Maggie Phair-Obituary

Maggie Phair passed away on June 29, 2021, at the age of 91. 

Maggie was born just before the stock market crash of 1929 and she grew up in the shadow of the Great Depression in southern California.

Maggie’s activist career began at San Fernando High School when she brought the director of the Urban League to challenge racial slurs made by a teacher against Japanese, who had just been released from relocation camps. She challenged the discriminatory standards that enrolled all Chicano students in agriculture or home economics majors. She was a strong advocate for free speech, even for the bad guys.

Soon after enrolling at UCLA she joined the Congress on Racial Equality, helped to desegregate Bullock’s Tearoom, and Bimini Baths, a popular swimming pool. Anti-racist work convinced her of the need for full employment, and for democratic socialism. It was there that she met lifelong friends Vern Davidson and David McReynolds while organizing for the socialist club on campus. 

In 1967 she became a founding member of the Peace and Freedom Party of California to provide a viable alternative for voters who support civil rights and oppose war. She remained a member for the next 50 years. She was on the Los Angeles Central Committee for the party and ran for office several times on the party’s ballot line. 

Nationally, Maggie was active in the Socialist Party USA. She had first joined the party (then the Socialist Party of America) in the early 1950s as a college student and remained  a party member for close to 70 years.  In the SPA, she had been a member of the Debs Caucus, and was one of the core members who helped form the SPUSA when the old SPA split into three factions in the 1970s. She held several positions within the party, serving at one time as National Co-Chair. She also helped publish the party newspaper when it was in Los Angeles.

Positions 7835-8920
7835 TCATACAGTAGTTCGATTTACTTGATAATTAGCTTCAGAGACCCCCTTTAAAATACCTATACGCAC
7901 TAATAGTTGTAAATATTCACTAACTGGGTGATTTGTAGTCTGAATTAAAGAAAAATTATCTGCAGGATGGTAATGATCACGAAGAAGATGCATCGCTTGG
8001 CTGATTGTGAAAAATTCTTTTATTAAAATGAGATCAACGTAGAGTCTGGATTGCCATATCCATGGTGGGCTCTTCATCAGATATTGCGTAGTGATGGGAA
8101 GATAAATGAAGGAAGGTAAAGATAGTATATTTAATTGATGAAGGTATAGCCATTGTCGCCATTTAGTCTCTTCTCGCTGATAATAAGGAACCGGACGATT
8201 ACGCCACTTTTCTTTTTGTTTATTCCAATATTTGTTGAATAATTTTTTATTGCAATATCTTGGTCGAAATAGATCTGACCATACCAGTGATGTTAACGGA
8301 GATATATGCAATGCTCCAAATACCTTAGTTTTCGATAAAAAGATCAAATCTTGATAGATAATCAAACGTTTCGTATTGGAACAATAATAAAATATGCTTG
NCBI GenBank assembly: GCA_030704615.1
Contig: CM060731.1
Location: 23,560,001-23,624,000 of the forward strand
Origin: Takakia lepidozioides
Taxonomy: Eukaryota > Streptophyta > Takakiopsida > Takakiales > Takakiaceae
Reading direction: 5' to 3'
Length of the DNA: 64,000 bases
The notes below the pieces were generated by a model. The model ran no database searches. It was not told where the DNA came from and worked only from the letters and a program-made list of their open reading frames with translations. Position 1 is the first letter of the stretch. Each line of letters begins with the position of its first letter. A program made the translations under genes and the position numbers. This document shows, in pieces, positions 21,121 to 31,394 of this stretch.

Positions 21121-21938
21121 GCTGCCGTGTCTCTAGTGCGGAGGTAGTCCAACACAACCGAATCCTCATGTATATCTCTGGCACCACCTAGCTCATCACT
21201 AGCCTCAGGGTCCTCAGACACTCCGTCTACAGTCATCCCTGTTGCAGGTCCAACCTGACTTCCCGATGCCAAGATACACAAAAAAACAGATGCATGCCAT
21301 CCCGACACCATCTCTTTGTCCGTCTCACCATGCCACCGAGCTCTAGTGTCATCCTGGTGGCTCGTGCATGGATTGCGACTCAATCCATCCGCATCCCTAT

Maggie helped build the social workers’ chapter of Service Employees International Union Local 535. She fought the company association to its defeat and was one of the key organizers who brought the chapter to a strength of 2000 members and its status as SEIU Local 535.

A peace activist, her opposition to war began with the dropping of the atom bomb and has included opposition to the Korean War, Vietnam War and to U.S. intervention in Central America and the Middle East. In August 1990, Maggie helped to organize the first demonstration in Los Angeles opposing a U.S. military presence in the Persian Gulf.

Maggie co-founded the January 22nd Committee for Reproduction Rights which was a leading pro-choice organization in Los Angeles.

Maggie had a lifelong enjoyment of kaleidoscopes, limericks and hootenanies.

She is survived by her daughter, Katherine Goldman, and granddaughter, Sydney Goldman. 

7 thoughts on “Maggie Phair-Obituary”

  1. I will go with the cliché, “We shall not see her like again!” Rest In Power, Comrade, Maggie.

  2. Presente Maggie Phair. You were one of those who worked across the aisle within Peace and Freedom Party with Adele Cannon. Your perseverance with other made socialism acceptable by many. Thank you comrade.

  3. I met Maggie (and Woodrow incidentally) in the Peace and Freedom Party, a true embodiment of the movement, she had so much love, kindness, and respect for all.

  4. I worked with Maggie as the other National Co-chair of the Socialist Party USA.
    The SP Convention passed a new statement of Principles: “Socialism as
    Radical Democracy” and I (as part of the Left Caucus) and her (the old guard)
    were Co-Chairs. A grounded, decent socialist and great human being.
    I learned a great deal

  5. What a wonderful champion of justice and equality! My condolences to her loved ones. She is an inspiration to me and I’m sure to others to be steadfast in the class struggle.
    Peace and Justice
    Jim Hard

  6. I remember when a bunch of us regularly slept on Maggie’s living room floor when we came to PFP meetings in L.A. Her loving sharing spirit extended from the personal to the political and back

  7. Maggie came to my door one day in the late 70’s and persuaded me to run for the Los Angeles Central Committee, which became a basis for lifelong activism. This desire to fight for right and justice evolved to union activism. I’ll be forever grateful to her.

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